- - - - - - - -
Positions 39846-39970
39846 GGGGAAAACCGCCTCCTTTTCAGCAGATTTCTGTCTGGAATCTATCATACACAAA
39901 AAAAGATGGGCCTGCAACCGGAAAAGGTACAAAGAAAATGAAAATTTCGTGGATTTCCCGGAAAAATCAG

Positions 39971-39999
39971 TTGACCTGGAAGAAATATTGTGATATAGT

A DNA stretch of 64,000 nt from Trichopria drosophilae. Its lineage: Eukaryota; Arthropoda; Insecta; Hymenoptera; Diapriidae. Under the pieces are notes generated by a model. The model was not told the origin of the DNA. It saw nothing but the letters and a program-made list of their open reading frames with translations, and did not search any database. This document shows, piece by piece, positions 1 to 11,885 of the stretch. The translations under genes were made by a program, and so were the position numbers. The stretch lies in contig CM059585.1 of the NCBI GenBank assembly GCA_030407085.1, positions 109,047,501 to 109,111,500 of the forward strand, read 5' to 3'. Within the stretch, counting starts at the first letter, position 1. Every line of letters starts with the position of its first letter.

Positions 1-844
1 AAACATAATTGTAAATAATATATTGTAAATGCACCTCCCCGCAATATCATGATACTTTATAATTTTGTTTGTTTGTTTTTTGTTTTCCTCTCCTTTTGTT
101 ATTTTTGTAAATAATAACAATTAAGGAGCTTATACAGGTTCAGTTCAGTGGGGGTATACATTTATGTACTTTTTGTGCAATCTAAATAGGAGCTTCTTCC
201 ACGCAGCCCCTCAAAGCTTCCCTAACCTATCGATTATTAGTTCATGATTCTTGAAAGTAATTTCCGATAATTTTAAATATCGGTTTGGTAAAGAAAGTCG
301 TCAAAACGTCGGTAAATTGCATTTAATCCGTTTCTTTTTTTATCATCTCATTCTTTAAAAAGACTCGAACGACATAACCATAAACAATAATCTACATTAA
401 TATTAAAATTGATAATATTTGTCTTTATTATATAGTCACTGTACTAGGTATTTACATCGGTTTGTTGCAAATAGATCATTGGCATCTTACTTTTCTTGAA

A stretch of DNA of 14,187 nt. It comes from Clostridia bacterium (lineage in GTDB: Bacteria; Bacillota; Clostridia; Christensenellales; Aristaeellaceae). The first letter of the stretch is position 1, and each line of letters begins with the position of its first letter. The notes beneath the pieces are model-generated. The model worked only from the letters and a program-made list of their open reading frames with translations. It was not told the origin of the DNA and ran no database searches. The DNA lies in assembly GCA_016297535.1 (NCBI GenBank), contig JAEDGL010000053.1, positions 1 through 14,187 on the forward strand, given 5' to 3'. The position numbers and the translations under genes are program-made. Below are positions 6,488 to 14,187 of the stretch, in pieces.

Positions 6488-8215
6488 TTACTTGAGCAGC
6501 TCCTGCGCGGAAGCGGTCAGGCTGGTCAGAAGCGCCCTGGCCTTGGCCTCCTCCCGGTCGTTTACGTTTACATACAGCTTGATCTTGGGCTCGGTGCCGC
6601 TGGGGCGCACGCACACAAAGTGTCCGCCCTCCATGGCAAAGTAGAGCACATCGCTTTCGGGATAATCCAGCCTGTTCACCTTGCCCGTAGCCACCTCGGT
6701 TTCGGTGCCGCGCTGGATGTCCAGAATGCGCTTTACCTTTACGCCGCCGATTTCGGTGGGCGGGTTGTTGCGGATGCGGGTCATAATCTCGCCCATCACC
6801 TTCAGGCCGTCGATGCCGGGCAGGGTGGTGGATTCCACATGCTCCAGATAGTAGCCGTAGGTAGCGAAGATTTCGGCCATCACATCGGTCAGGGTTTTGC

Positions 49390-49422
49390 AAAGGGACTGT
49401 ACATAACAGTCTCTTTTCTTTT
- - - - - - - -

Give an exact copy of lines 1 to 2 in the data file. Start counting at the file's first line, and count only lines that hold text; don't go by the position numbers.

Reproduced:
Positions 39846-39970
39846 GGGGAAAACCGCCTCCTTTTCAGCAGATTTCTGTCTGGAATCTATCATACACAAA